The lack of belief in the Kansas City Chiefs cannot be surprising in the slightest given the team’s early performance in the 2011 NFL season. Being outscored 89-10 will get you knocked down the rankings and charts that highlight the NFL’s best and worst teams week by week, and the Chiefs are consistently placed at or near the bottom of every sort of listing that comes out. Even recently on NFL Countdown, the Chiefs were ranked as the NFL’s worst — a trait that didn’t go unnoticed by Chiefs fullback Le’Ron McClain.
On Twitter early this morning, McClain posted his acknowledgement that he heard the information and used it to build a growing chip on the Chiefs’ collective shoulder. He wrote, “Thank you NFL Countdown for ranking us worst team in NFL #Chiefs Just more motivation Lets work** #AwayWithTheDoubters.” Every team in the NFL tries to invent some kind of “us vs. them” mentality both for the season and individual games. It’s the best way to bring a team together is to create a common enemy. Whether no one is paying attention or no one expects a team to do this or that, it’s a common mantra for each and every head coach in the NFL to employ such tactics to motivate his players.
The Chiefs, however, have a legitimate case. No one expects them to win against the Chargers. No one expects them to win anything at this point. Unless you’re a Chiefs fan with an inability to acknowledge reality, there’s next to none in terms of expectations remaining on the 2011 season. While that might seem ridiculous after only two games, the Chiefs have literally looked that bad against the Bills and the Lions.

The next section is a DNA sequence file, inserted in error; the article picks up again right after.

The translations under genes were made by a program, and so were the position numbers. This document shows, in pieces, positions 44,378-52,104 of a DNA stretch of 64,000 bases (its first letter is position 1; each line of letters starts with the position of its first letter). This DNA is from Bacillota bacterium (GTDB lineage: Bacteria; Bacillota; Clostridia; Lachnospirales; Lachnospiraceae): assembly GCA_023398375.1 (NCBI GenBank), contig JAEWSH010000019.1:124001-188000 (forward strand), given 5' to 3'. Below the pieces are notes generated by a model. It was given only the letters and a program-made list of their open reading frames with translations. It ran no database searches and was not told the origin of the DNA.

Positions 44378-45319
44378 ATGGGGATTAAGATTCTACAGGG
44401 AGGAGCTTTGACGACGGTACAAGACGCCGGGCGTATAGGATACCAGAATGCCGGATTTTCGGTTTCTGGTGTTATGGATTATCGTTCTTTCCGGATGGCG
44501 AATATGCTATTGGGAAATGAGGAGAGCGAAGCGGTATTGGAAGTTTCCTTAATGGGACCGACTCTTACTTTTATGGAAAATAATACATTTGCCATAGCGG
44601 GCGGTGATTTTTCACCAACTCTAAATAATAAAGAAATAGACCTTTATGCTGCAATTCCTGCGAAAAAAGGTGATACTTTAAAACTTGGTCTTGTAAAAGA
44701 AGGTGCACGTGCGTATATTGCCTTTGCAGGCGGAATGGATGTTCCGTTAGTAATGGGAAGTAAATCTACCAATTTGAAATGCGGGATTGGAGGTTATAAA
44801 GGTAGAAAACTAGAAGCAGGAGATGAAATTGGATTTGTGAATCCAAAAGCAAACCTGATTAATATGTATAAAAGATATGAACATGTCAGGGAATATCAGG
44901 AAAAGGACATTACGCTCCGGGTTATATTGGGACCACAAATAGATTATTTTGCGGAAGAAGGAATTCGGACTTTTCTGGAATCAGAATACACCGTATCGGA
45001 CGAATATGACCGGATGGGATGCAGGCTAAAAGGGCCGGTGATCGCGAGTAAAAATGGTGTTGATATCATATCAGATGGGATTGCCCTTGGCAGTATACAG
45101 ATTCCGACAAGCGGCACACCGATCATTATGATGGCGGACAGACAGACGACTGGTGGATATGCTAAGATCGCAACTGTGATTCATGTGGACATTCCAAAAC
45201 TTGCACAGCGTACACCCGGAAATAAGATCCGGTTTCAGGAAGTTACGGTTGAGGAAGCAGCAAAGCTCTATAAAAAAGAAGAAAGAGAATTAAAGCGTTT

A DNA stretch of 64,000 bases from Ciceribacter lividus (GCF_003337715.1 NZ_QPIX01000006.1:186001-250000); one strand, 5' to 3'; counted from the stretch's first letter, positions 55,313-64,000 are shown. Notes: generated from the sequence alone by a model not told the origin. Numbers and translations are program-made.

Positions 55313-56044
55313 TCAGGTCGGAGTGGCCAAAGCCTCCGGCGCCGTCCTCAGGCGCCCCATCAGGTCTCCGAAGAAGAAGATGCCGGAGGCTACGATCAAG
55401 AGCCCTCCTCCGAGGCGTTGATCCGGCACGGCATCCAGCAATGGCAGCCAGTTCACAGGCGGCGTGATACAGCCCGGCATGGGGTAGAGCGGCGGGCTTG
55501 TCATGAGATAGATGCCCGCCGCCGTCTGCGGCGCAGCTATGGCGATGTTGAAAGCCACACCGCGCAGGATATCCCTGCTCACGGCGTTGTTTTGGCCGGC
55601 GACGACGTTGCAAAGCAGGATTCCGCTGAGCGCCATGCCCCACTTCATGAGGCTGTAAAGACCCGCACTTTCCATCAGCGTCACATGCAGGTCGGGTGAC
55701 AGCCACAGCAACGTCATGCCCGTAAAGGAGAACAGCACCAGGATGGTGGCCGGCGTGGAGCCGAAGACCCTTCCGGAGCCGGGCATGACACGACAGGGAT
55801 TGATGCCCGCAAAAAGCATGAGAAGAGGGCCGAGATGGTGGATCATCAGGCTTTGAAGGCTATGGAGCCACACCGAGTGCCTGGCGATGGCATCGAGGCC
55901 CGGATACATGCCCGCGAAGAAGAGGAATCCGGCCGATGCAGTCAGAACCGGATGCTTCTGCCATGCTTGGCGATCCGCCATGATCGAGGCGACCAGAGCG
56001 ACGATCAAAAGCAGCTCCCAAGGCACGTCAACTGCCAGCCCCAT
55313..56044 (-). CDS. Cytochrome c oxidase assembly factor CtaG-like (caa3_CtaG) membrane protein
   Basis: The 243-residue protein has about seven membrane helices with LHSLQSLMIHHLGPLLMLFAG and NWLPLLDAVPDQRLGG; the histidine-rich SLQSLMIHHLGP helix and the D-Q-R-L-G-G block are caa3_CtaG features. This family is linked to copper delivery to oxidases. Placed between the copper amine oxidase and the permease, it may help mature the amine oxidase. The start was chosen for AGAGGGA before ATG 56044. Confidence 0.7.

That said, the Chiefs have the chance to truly believe in such slogans. No one does believe in them. The season seems over for the team and yet it’s barely begun. Some want Todd Haley fired. Some want Matt Cassel bench. Some want the Chiefs to lose every game just so they can draft Andrew Luck or some other high profile QB in next year’s draft. The idea is that if you’re going to lose, then lose bad.
That should mean quite a bit for Haley and the 53 players who will gather in the locker room today in San Diego. Their head coach will sincerely be able to look them in the face and tell them that no one believes in them. They truly have a common enemy: the lack of respect and expectations that anyone has for them. Two games in, the Chiefs have a rallying cry they’ve never had before.
That’s not to make an enemy out of fans and media members who’ve placed the Chiefs at the bottom of power rankings. The Chiefs put themselves in this position, so there’s no one to blame if people don’t believe. The team has given them no reason to do so in 2011. But the Chiefs do have a chance to turn this around so early in the season and they can do so with the emotional push that a chip on their shoulder can bring.